C Eugene Steuerle, a scholar of the autopilot and a senior fellow at the Urban Institute, points out that it took lawmakers an embarrassingly long period to become aware of this trend. Why? Because, as recently as the early 1960s, Congress still enjoyed considerable leeway. Two-thirds of its tax take, excluding interest, fell into the discretionary category. Today that relationship has reversed, with two-thirds of the budget going to the mandatories. A few decades hence, eight out of 10 federal dollars will be committed - and so on, towards zero.

So where does that leave the candidates' promises to slay big government? Mr Steuerle recommends periodic review of all legislation: no more holy mandatories. Neither candidate has taken up this cause - a telling omission. But what about trying to cut the government on the revenue side? Both candidates advocate tax cuts, the classic method for shrinking government. But Mr Gore's cuts are targeted for social purposes, not for revenue or macroeconomic effects. They would not change the autopilot. Mr Bush's cuts are bigger and he says they will yield smaller government and higher growth. But because Mr Bush is probably right on the second point, he may be wrong on the first one. In the US experience, tax cuts have often generated both growth and revenue. The 1990s capital gains rate cut, for example, helped the government to move into surplus. Mr Bush's cuts may have the same effect, providing fresh revenue streams for entitlements.

Another way to shrink government is to take on the entitlements themselves. Mr Gore does tackle Social Security: he wants to patch up the old programme. This may work in the short run but it does not defuse the demographic time-bomb. And a "reformed" Social Security programme makes it even less likely that Congress will tackle the autopilot, leaving Mr Gore little room on the discretionary side to make good on his radical small government promise. Mr Bush, by contrast, wants to privatise a share of the pension plan by allowing workers to direct some Social Security payments into individual accounts.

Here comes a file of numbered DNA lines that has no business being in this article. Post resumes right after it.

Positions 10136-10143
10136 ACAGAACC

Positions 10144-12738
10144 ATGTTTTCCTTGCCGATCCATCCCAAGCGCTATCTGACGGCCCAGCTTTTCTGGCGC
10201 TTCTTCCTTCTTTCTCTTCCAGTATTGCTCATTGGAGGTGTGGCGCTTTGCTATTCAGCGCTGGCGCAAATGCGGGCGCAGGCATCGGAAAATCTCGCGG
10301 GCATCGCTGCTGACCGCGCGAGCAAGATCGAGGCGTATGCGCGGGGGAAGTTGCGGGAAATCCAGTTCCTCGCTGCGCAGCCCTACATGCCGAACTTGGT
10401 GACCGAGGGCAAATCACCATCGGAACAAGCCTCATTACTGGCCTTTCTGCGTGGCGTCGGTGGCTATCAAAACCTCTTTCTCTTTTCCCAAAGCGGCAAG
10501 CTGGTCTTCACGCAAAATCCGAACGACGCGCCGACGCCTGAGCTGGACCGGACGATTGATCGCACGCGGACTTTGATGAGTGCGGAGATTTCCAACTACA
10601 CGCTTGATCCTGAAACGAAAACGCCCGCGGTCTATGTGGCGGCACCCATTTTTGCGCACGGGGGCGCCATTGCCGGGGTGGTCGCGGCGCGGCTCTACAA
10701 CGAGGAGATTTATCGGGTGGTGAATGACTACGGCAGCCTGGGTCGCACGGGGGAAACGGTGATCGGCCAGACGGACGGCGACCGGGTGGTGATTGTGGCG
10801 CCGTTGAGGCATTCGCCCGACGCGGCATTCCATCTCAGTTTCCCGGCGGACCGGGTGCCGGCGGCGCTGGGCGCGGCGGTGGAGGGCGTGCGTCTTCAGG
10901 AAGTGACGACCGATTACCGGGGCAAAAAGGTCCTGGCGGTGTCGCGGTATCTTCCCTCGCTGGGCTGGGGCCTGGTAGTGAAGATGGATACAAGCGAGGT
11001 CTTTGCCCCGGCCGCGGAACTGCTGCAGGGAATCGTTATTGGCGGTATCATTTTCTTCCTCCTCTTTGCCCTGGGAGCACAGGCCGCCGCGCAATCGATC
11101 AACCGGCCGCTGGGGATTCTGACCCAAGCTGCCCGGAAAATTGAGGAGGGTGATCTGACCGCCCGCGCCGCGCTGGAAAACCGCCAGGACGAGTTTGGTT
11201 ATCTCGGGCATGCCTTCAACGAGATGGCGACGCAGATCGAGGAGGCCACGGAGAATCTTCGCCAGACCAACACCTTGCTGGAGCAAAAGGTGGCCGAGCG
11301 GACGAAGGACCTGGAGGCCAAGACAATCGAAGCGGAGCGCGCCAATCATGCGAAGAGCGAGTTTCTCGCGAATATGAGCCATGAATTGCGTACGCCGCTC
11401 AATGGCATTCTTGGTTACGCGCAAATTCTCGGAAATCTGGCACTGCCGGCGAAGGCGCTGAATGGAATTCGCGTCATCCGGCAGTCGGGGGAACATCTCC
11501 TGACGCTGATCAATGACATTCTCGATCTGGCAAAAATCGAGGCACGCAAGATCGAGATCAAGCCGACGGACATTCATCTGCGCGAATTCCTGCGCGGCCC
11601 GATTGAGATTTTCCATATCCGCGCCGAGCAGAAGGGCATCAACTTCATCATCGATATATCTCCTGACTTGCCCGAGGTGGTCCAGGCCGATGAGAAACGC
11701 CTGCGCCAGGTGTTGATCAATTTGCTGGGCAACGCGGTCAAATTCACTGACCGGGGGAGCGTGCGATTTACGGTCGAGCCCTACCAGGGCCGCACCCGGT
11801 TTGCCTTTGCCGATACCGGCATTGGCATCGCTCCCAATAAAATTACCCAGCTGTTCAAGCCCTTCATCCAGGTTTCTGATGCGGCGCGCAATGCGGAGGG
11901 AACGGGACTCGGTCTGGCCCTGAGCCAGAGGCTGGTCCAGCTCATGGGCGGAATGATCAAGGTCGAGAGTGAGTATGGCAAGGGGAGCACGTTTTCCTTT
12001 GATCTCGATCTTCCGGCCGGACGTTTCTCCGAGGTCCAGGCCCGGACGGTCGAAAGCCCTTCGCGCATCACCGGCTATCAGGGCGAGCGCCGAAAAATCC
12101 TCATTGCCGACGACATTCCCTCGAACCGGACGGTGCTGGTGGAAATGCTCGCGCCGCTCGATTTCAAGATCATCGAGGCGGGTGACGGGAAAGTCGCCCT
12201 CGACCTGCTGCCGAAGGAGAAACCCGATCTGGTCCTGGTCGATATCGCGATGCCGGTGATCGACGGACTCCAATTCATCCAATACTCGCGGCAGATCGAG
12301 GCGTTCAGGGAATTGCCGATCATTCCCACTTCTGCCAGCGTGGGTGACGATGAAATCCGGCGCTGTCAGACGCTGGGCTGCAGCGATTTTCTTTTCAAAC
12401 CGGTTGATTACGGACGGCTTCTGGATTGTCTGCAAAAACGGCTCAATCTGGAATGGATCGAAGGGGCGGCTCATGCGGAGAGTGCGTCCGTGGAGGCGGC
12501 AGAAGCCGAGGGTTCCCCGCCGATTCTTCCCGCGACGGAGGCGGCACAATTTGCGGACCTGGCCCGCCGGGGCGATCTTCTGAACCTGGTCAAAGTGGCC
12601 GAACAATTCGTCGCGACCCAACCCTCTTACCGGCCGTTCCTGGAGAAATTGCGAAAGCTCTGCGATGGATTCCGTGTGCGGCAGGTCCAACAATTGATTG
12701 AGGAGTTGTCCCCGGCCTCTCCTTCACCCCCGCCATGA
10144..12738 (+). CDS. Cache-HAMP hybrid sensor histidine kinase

In the long run privatisation could alleviate the autopilot problem. It resets the underlying entitlement formula: government would owe less to retirees, who would have their own private pensions as compensation. The change will work only if voters accept smaller public pensions in future, something they were never ready to do before. Even Ronald Reagan did not dare to rewrite Social Security. But America may be ready for change: more than half of citizens hold stocks, an enormous increase since the Reagan years.

If voters want to know which candidate is the bigger Small Government man, they must look beyond the last-minute pledges. The answer is probably Mr Bush, if only because he has taken on the Social Security issue. Mr Bush's critics argue that he is only marginally more of a cutter than Mr Gore. But then, as the incremental increases of the autopilot problem show, what happens on the margin can make a difference.

JWR contributor Amity Shlaes is a columnist for Financial Times . Her latest book is The Greedy Hand: How Taxes Drive Americans Crazy and What to Do About It. Send your comments by clicking here.